Millennials & Gen X Not Always So Different, FIS Study Finds
Millennials have long been portrayed as poles apart from other generations served by the financial industry, but new research from Jacksonville, Florida-based financial software company FIS suggests some millennials actually aren’t that different from Gen Xers when it comes to banking habits and preferences.
The survey, conducted in December 2016, asked 8,000 millennials, Gen Xers and baby boomers in eight countries to rank the importance of key parts of the banking experience and how well their banks reflected those attributes. It found that both older millennials (age 26-36) and Gen Xers (age 37-51) in the United States, United Kingdom, Germany and other countries are more likely to use regional banks as their primary financial institutions, both handle about 75% of their banking activities online or via mobile and both share — in the same order — the same 10 most important financial institution attributes.
This combined demographic of older millennials and Gen Xers, dubbed “Gen MX,” is now in the driver’s seat of the global economy, according to FIS COO of Banking and Payments Anthony Jabbour.
“This super segment of consumers earn more than any other age group, are starting and running businesses, and are about to inherit the biggest transfer of wealth in history. They are accustomed to using digital channels to manage their personal lives, and they want the same level of digital experience in their banking and business relationships,” he said.
About two-thirds of senior millennials and about half of Gen Xers are planning at least one major life event in the next two or three years that will have a financial impact, according to FIS, and both segments prefer to use their primary banking providers when they need help with their finances.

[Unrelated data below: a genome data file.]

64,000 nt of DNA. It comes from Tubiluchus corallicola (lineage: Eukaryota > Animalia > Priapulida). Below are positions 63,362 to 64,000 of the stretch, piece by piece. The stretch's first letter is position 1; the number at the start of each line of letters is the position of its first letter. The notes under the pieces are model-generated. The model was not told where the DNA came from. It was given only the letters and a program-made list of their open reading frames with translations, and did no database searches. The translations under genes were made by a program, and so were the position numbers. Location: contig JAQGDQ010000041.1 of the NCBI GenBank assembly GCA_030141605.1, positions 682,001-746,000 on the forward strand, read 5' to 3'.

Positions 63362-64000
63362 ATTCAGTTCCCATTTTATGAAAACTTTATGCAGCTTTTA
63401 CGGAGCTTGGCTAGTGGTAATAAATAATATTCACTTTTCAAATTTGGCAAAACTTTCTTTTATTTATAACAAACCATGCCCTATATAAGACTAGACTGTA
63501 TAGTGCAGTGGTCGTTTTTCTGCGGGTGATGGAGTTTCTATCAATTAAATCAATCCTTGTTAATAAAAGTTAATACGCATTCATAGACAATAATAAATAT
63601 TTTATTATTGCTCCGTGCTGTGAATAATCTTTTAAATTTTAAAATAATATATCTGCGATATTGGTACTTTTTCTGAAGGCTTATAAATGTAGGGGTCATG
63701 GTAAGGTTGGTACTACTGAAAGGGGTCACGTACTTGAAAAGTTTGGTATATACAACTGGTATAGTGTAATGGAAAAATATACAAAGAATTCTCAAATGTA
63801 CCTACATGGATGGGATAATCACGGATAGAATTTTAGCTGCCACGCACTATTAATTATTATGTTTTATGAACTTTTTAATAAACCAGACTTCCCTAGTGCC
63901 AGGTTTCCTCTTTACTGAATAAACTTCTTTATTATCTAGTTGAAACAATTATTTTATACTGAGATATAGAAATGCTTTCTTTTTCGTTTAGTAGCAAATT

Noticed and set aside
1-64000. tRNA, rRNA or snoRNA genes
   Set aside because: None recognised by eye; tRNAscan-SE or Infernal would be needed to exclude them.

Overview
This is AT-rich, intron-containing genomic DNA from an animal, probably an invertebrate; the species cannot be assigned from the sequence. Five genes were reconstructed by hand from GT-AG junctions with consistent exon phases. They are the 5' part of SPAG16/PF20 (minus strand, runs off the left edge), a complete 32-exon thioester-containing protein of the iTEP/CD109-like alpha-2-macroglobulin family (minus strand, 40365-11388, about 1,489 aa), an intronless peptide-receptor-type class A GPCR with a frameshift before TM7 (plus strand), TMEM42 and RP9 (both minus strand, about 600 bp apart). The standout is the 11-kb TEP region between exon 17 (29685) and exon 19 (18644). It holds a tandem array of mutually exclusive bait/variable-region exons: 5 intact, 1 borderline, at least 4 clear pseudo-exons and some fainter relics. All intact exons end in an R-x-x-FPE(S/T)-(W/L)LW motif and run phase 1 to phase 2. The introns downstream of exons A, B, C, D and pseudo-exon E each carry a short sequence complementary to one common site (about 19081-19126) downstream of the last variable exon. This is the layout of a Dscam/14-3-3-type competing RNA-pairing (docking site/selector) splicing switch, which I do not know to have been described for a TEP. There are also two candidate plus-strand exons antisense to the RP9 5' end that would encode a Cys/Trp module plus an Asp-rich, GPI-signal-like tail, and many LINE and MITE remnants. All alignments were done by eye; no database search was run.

The study also noted a rift in the mobile habits of young millennials and older millennials: young millennials make almost twice as many mobile payments as senior millennials. Senior millennials still make four times the number of mobile transactions as Gen Xers, however.
“Providing digital payments options, including mobile wallets and P2P options may not yet be table stakes beyond millennials in some countries. But it’s getting there, as the importance of digital payments increased significantly in our current U.S. PACE study,” FIS reported.
“To gain ‘top of phone’ status, banks must fight to become the dominant P2P provider as payments shift from plastic and paper to digital,” it added.
The study surveyed consumers in Australia, Brazil, Canada, Germany, India, Thailand, the United Kingdom and the United States.
Here are some other findings from the FIS study:
• Banking consumers around the world most value safety, security, fairness and constant access to their finances — in that order. These attributes and their rankings have stayed the same for the three years FIS has done the study.
• Simplicity became the sixth most important attribute, up from eighth most important in 2015.
• Digital payments became the eighth most important attribute, up from 12th in 2015 and 2016.
• Mobile payments grew more than any payment type from 2016 to 2017.
• Younger consumers are more likely to be unhappy with their financial institutions, but they also make more contacts with their banks than older generations.
• The U.K. had the highest percentage of “financially unhealthy” respondents at 23%, followed by Australia (22%), Canada (18%), and U.S. (17%).